Search results

Abstract only
Grave breaches
Christine Byron

Background to war crimes 1 While the origins of the laws of war stretch back centuries, 2 the nineteenth and twentieth centuries were the first to see multilateral conventions on the law of armed conflict, 3 and the twentieth century was the first to see significant prosecutions for breaches of this law. 4 Following the prosecution of a small number of Germans after the First World War by the Supreme Court of the Reich in Leipzig, 5 the aftermath of the Second World War saw the prosecution by the Allies of

in War crimes and crimes against humanity in the Rome Statute of the International Criminal Court
Author: Christine Byron

This book provides a critical analysis of the definitions of war crimes and crimes against humanity as construed in the Rome Statute of the International Criminal Court. Each crime is discussed from its origins in treaty or customary international law, through developments as a result of the jurisprudence of modern ad hoc or internationalised tribunals, to modifications introduced by the Rome Statute and the Elements of Crimes. The influence of human rights law upon the definition of crimes is discussed, as is the possible impact of State reservations on the underlying treaties that form the basis for the conduct covered by the offences in the Rome Statute. Examples are also given from recent conflicts to aid a ‘real-life’ discussion of the type of conduct over which the International Criminal Court may take jurisdiction.

Abstract only
Non-international armed conflicts
Christine Byron

Background to non-international armed conflicts The extent of jurisdiction over war crimes committed in non-international armed conflicts in the Statute of the International Criminal Court (ICC) was a controversial issue at the Diplomatic Conference in Rome. 1 International humanitarian law relating to internal conflicts is less well developed than that relating to international armed conflicts, although in 1949 Common Article 3 of the Geneva Conventions established basic rules with respect to those persons not

in War crimes and crimes against humanity in the Rome Statute of the International Criminal Court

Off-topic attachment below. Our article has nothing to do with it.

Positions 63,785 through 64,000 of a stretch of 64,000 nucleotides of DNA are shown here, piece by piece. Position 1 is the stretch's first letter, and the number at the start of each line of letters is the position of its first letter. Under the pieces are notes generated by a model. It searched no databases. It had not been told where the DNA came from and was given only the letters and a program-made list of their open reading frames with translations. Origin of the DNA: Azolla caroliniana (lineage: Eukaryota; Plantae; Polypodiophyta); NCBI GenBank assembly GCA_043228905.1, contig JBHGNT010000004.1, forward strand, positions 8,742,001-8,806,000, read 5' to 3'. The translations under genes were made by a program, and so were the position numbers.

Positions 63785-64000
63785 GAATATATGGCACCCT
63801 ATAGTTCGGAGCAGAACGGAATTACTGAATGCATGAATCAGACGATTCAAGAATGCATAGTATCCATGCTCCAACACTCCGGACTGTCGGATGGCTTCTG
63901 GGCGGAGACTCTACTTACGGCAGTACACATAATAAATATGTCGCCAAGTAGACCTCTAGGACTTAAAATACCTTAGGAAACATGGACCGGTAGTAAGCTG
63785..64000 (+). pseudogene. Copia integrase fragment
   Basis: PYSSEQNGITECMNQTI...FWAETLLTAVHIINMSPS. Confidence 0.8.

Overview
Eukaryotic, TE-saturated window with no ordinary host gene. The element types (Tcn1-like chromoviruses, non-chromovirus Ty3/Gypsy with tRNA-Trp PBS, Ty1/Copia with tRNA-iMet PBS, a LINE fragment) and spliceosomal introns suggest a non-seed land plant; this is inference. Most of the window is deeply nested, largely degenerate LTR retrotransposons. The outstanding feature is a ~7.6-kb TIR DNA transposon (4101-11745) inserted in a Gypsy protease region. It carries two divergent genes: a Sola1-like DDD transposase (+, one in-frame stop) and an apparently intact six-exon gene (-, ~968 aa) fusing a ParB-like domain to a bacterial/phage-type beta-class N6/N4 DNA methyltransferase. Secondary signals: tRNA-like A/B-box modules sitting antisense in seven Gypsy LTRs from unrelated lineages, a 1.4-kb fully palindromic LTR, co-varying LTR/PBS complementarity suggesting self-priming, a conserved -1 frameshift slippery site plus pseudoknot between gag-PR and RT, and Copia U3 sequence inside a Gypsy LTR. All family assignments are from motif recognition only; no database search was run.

Abstract only
Other offences in international armed conflicts
Christine Byron

killing or wounding combatants who have surrendered or have no means of defence. The term ‘surrendered at discretion’ was explained by the British Manual of Military Law as meaning that the combatant must surrender unconditionally before obtaining the protection of this Article. 245 Violations of this prohibition were punished in war crimes trials after the Second World War. 246 In the Peleus Trial, where the commander of a German submarine ordered the killing of survivors of a sunken vessel, the Judge Advocate stated that it was a ‘fundamental usage of war that

in War crimes and crimes against humanity in the Rome Statute of the International Criminal Court
Leslie C. Green

Historical background War crimes are violations of the and customs of the law of armed conflict and are punishable whether committed by combatants or civilians, including the nationals of neutral states. 2 Occasionally the term has been used to include acts like espionage 3 or war treason 4

in The contemporary law of armed conflict
Legality and legitimacy
Dominic McGoldrick

War crimes trials before international tribunals 6 War crimes trials before international tribunals: legality and legitimacy Dominic McGoldrick I Introduction An assessment of the historical place of any trials requires both a micro and a macro analysis. The microanalysis focuses on the internal processes and procedures of the trials. The macroanalysis focuses on the broader political and historical context. Both levels of analysis can review issues of legality and legitimacy.1 This essay presents a comparative critique of war crimes trials before the